Neither Vienna nor Budapest will listen to their appeal for justice. The Lord is too high and the Emperor-King too far away to hear and see the Slovaks. The Rumuns in Transylvania may hope for succor from their motherland, Rumania; Italians in the unredeemed provinces may look forward to the time when Italy will liberate them from Austrian misrule; even the Serbs in Southern Hungary find new courage in resisting oppression by reason of their nearness to their brothers in the Serbian Kingdom. Whence shall Slovaks look for sympathy and help? Their nearest kinsmen, the Bohemians, who, of all the nations, best understand them, are themselves held down by an alien oppressor and unable to give them other than moral aid.

“In comparison with the Government of Magyarland the Government of Austria is a model of tolerance.”[4]

This is the opinion of an Englishman who knows conditions in Hungary well. Exterminate the race, suppress its language, obliterate every evidence of its existence: that is now and has been for decades the policy of the Hungarian Government toward the Slovaks. Some time ago the American Slovaks formulated a demand for autonomy in a memorandum which they sent to influential friends and to those whom they hope to win as friends. The memorandum “voices the sentiment and national aspirations, not only of Slovaks living in the United States, but also interprets the mind and the will of their brothers, inhabiting, since times immemorial, the ancestral homelands of the race.” That the American Slovaks took the initiative in issuing the memorandum is not hard to understand. “The Slovaks at home are not permitted to approach their king with grievances, the last deputation to him having been denied admittance. Slovaks, therefore, are made to feel that they have no king, only a government—a government, however, that knows no mercy, that feels no remorse, that offers no hope, that fears no punishment. If Slovaks are resolved to speak at all, if they wish the world at large to know the measure of their wrongs, under existing conditions, they can only appeal through the medium of their compatriots in the United States.”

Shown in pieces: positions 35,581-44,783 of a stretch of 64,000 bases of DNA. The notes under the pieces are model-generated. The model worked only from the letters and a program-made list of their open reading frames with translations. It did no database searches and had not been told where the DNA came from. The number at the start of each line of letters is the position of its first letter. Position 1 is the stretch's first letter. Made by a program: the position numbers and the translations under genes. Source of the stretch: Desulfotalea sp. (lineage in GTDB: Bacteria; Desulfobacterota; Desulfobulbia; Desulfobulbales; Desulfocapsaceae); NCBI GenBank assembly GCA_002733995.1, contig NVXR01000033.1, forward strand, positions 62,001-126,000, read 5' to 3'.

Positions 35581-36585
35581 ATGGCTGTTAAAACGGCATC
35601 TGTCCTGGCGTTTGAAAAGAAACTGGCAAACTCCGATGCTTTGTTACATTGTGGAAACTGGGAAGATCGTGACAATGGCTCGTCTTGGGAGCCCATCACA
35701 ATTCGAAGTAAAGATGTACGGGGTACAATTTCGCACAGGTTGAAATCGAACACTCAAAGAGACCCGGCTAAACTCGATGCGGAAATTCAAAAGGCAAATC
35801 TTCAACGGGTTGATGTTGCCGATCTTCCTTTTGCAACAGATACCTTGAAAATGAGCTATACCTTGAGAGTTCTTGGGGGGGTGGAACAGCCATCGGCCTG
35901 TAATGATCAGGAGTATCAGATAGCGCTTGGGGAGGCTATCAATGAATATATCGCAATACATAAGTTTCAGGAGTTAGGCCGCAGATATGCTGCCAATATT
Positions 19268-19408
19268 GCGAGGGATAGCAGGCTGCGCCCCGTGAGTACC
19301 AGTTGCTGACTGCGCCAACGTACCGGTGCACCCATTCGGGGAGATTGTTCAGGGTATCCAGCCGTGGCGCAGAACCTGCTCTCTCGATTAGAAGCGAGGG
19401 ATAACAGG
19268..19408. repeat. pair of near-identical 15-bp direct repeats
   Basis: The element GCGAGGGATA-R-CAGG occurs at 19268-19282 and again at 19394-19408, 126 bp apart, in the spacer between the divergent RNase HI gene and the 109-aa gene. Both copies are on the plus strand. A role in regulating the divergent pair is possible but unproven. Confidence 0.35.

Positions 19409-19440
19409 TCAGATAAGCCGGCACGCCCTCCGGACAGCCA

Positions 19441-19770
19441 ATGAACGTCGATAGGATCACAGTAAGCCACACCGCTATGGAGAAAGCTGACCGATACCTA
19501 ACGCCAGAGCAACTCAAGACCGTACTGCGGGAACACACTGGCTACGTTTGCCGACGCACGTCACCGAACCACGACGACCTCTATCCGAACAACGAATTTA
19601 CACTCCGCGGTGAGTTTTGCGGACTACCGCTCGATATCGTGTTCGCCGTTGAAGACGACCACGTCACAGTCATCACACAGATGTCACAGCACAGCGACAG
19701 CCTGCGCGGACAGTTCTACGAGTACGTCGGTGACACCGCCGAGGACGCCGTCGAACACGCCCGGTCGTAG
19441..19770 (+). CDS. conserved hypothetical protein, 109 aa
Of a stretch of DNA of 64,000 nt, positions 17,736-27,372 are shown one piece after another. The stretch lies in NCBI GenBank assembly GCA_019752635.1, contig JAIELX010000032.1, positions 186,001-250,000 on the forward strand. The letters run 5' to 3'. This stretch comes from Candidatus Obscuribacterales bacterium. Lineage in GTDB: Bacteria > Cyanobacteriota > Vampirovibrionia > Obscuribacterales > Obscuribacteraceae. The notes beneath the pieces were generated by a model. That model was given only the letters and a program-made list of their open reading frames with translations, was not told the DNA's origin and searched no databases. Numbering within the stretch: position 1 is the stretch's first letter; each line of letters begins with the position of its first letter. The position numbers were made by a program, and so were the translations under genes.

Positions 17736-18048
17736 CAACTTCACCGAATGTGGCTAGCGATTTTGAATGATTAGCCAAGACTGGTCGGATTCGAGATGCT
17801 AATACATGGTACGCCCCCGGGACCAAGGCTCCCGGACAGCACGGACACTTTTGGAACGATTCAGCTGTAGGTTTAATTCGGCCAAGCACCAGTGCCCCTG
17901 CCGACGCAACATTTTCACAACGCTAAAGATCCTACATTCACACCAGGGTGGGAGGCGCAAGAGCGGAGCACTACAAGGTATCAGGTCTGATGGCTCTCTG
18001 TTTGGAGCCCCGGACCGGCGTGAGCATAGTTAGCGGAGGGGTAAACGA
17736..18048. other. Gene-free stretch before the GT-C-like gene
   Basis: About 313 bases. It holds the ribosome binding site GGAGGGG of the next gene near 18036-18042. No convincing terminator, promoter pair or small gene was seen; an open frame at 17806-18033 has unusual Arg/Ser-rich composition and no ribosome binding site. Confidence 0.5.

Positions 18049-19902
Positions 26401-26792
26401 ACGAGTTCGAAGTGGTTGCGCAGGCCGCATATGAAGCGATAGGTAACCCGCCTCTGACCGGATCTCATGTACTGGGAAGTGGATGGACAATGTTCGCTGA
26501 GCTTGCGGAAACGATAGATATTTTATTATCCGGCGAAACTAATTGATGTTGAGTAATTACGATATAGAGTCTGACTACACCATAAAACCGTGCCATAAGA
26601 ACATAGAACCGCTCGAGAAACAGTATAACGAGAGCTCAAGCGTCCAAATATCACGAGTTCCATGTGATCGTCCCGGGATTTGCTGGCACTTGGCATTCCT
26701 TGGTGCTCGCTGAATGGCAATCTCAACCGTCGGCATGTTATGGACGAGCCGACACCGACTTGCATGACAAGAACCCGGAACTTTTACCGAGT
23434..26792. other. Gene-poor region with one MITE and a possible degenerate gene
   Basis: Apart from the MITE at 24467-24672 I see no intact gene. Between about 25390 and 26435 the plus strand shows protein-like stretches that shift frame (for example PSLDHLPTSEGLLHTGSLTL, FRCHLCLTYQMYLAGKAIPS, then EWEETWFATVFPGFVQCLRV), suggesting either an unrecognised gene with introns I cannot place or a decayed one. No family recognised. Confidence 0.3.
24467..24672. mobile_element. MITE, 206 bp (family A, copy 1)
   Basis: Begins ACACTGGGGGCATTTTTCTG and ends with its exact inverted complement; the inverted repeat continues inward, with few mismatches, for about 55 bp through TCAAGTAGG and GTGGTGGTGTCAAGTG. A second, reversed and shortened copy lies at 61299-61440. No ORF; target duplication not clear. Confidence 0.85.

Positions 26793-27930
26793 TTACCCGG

Of the Magyars as a nation the Slovaks do not complain. It is the Hungarian Government which they accuse of oppression.

When the time approaches to re-draw the map of Austria-Hungary, the Slovaks will ask to be freed from the Hungarian yoke. And if they cannot have a government of their own, their second choice is to co-operate with the Bohemians toward the establishment of a confederacy that shall include the autonomous states of Bohemia. Moravia. Silesia, and Slovakland. Thus to the present ethnical unity of Slovaks and Bohemians another bond would be added, that of political unity.

References: The Slovaks of Hungary, The Knickerbocker Press, New York, 1906, by Thomas Čapek; Racial Problems in Hungary, Archibald Constable & Co., Ltd., London, 1908, by Scotus Viator. Die Unterdrückung der Slovaken durch die Magyaren, Prague, 1903.

  1. “The Slovaks and Their Language” (Slováci a ich Reč), by Dr. Samo Czambel, Budapest, 1903.
  2. Among the Slovak spokesmen at this meeting was Editor Milan Getting, of New York. At a subsequent conference was present Albert Mamatey, President of the National Slovak Society.
  3. The very words “Slovak,” “Slovakland,” “Slovak nation” are tabooed in Hungary, and school books containing them prohibited. Hungarian officialdom refers to Slovakland as the Hungarian Highlands.
  4. London Times, January 20, 1915.

This work is in the public domain in the United States because it was published before January 1, 1929.